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From CAD User AEC Magazine Vol 24 No 05 - MAY/JUNE 2011
Graphisoft launches 'knock'em down and rebuild' tools in the latest version of ArchiCAD
Graphisoft can always be relied upon to provide some interesting new ideas when they upgrade their software, and ArchiCAD 15 is no exception. Recognising that a very large proportion of construction projects in this country consist of refurbishing older properties - some £43 billion worth in 2010 rising to a projected £46 billion in 2012 - Graphisoft have introduced a range of functions that enable users to take a building information model (BIM) of an existing building, deconstruct it digitally, and then install new modernising features in the building.
Itís a very useful and appropriate addition to the application, one that I have not come across before. But before I describe it more fully - and the ramifications of the renovation functions are even more interesting than they appear at first sight - I must also note some of the other new features and enhancements of ArchiCAD 15. Unfortunately, a couple of these deserve more space than I can afford them here, and so will have to wait for more detailed explanations next issue.
An improved interactions concept introduces enhanced user tools that enable the user to work more effectively in 2D/3D space, eliminating the 'where are we?' syndrome by associating the proposed element and cursor position with other elements and a refined grid that displays the current work plane.
Foremost amongst the new functions is 'Design Freedom', which includes a terrific Shell tool that simplifies the creation of an infinite variety of organic and irregular shapes that can be converted readily into structural entities. The 'Shell' tool offers so much scope to the designer that Graphisoft has already put together a total of 42 explanatory or training movies showing different aspects of the tool, which are available to view on YouTube (Just search for 'ArchiCAD 15.')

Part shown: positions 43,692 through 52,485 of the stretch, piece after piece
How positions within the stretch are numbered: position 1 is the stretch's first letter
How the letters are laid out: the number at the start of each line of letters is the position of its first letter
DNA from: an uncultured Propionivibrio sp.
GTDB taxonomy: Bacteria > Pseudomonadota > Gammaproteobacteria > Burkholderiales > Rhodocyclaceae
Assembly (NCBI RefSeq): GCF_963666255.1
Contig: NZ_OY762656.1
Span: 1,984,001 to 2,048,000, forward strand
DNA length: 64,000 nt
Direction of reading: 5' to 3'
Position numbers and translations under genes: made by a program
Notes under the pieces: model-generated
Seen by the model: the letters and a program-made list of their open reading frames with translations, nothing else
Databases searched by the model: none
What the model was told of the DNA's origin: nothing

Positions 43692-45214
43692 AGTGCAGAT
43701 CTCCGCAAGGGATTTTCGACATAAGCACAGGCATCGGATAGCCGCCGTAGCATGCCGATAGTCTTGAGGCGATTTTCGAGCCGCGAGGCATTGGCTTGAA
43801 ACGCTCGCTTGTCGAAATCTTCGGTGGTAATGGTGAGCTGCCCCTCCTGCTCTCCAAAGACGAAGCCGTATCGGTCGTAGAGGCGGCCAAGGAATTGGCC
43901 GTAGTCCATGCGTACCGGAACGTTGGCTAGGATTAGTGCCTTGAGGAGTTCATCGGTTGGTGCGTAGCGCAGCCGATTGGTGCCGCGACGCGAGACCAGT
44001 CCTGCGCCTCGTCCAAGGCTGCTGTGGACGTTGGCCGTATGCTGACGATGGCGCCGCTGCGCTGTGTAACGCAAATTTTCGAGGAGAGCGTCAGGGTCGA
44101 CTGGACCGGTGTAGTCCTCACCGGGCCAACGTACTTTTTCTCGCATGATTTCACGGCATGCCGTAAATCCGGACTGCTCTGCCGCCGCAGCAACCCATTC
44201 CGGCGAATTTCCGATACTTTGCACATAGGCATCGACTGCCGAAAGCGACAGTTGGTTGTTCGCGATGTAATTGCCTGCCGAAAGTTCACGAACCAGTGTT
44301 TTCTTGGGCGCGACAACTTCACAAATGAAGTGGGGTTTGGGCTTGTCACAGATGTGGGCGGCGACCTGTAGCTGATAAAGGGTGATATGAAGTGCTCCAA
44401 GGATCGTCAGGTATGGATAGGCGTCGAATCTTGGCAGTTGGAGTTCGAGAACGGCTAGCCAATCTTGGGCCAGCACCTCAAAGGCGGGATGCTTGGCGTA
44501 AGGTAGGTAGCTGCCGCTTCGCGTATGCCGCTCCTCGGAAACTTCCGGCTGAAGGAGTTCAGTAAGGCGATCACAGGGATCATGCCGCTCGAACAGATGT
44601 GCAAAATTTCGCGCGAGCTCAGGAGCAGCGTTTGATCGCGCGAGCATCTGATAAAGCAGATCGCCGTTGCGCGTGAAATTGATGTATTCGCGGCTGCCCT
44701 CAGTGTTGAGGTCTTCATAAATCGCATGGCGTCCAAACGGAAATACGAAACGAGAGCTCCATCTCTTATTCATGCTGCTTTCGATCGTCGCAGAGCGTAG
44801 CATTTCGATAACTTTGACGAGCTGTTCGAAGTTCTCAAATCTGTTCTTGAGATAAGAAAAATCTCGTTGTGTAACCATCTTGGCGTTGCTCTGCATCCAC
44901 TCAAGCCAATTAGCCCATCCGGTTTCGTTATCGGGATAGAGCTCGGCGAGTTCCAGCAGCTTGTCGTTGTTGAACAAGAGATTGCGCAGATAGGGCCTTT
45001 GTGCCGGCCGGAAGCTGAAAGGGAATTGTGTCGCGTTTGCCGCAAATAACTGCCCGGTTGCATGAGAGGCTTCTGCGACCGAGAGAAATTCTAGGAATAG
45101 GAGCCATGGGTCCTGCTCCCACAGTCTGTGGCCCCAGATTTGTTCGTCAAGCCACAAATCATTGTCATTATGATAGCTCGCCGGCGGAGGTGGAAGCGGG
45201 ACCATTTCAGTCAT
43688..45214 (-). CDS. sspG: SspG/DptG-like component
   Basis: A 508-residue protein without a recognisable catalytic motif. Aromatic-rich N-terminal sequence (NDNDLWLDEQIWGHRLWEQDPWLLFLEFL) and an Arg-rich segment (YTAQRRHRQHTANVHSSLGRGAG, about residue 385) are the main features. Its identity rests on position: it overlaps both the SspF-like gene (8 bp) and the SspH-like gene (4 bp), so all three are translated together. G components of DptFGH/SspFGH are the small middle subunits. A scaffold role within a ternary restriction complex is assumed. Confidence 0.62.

Shelling comes with enhanced trimming tools, and nowhere are these shown more effectively than in the other significant enhancement - Complex Roof Systems, a form of intelligent roof tool that simplifies the creation of the most complex roof, combining and modifying shapes of all types, inserting roof lights, stepped roofing and any other conceivable roof feature. You can then use the 'trim' tool to sort out all of the roof intersections prior to converting, if necessary, the roof planes into beams, rafters and other roofing elements.
Let's get back to renovation. There are a number of reasons why we want to refurbish old buildings - the principal one is that there are an awful lot of them, and it is cheaper to refurbish an old building, in most cases, than to build a new one. Material usage is obviously lower (reducing the carbon emitted during manufacture), as we are reusing those in the retained part of the structure.
The physical life of the building can be extended by modifying it for new types of usage and, another important issue, buildings that were erected before we knew about sustainable construction - and which therefore are an environmental nightmare - can be subsequently modified and improved to meet the latest environmental standards and targets.
The renovation process in ArchiCAD is almost simplistic in its operation, and I can't for the life of me think why nobody has thought of it before. You start off with a BIM model of the structure that needs modification. This can come from any source - importing BIM models via IFC or model development from 2D plans, paper scans and tracing, or measured surveys. Graphisoft suggest two alternatives (OrthoGraph and Flexijet) which connect directly to ArchiCAD and utilise handheld Leica/Disto measurement devices.
As an example, OrthoGraph allows users to start with room outline sketches on a mobile device, and then progressively automate the collection of room dimensions using the Disto measuring tools via a Bluetooth connection. Openings and other adjustments can also be added, leading to a complete floor plan of each level of the building.
Both of these methods can be used to generate proper building information models from the surveyed data, rather than merely supplying point cloud data that requires more than a little bit of manual intervention to turn into usable models.
USING THE RENOVATION TOOL
Before the building model is knocked about to create the super new edifice it can be run through Graphisoft EcoDesigner to establish its preliminary energy rating. It's useful to have your energy evaluation and carbon footprint at the beginning and end of the project, so that you know how much effect your renovations have had, not only for your own satisfaction, but so that the results can be factored into other projects.